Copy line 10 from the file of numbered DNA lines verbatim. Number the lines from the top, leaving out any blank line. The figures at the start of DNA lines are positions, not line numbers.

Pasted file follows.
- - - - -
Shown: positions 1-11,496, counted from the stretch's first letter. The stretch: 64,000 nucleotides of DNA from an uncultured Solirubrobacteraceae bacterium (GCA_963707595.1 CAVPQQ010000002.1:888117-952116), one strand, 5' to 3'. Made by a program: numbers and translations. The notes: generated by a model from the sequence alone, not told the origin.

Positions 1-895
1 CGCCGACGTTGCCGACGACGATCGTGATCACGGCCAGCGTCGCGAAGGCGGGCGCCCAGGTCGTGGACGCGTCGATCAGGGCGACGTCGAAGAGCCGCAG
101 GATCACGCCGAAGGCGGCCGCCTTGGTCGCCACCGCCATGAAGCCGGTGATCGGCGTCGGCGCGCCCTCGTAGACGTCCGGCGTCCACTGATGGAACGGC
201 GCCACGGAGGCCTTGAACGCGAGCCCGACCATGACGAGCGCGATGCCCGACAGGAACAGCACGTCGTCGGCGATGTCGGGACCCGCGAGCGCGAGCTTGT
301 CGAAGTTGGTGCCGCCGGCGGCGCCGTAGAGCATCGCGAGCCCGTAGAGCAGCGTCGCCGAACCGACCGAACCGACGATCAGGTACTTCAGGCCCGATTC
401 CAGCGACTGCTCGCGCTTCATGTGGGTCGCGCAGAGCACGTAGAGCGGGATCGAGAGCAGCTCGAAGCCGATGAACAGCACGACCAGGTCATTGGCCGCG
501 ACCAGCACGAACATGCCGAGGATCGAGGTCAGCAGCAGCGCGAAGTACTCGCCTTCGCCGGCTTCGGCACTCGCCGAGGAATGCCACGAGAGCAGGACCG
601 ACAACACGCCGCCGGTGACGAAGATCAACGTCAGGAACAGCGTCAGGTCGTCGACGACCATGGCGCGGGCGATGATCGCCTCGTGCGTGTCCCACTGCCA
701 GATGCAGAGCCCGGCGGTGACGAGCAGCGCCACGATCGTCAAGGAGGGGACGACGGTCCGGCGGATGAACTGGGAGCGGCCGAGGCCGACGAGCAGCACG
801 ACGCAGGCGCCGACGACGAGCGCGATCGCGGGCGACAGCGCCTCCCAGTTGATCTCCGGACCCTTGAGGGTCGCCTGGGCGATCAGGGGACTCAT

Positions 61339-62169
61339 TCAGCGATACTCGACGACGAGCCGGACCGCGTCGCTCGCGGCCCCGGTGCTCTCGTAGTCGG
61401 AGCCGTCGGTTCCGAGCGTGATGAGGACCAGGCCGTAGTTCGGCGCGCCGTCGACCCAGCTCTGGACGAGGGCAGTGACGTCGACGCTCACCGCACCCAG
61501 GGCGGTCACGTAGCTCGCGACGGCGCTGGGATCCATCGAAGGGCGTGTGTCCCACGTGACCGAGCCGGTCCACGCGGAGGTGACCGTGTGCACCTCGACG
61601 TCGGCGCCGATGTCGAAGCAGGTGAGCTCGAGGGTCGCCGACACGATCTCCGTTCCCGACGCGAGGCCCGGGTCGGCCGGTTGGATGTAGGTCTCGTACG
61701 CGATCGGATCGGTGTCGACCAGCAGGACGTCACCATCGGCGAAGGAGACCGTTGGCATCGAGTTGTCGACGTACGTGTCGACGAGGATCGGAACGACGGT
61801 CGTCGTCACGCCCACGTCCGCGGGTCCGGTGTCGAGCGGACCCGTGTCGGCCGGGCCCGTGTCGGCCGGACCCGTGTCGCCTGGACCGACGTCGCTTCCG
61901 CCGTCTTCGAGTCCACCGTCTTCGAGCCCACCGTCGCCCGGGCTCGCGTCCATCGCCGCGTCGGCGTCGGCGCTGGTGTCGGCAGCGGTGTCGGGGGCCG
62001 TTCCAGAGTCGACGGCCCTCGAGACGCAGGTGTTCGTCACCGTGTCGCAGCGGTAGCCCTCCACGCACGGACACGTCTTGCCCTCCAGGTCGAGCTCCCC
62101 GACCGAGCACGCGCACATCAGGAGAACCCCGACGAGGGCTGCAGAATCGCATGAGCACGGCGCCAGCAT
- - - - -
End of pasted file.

701 GATGCAGAGCCCGGCGGTGACGAGCAGCGCCACGATCGTCAAGGAGGGGACGACGGTCCGGCGGATGAACTGGGAGCGGCCGAGGCCGACGAGCAGCACG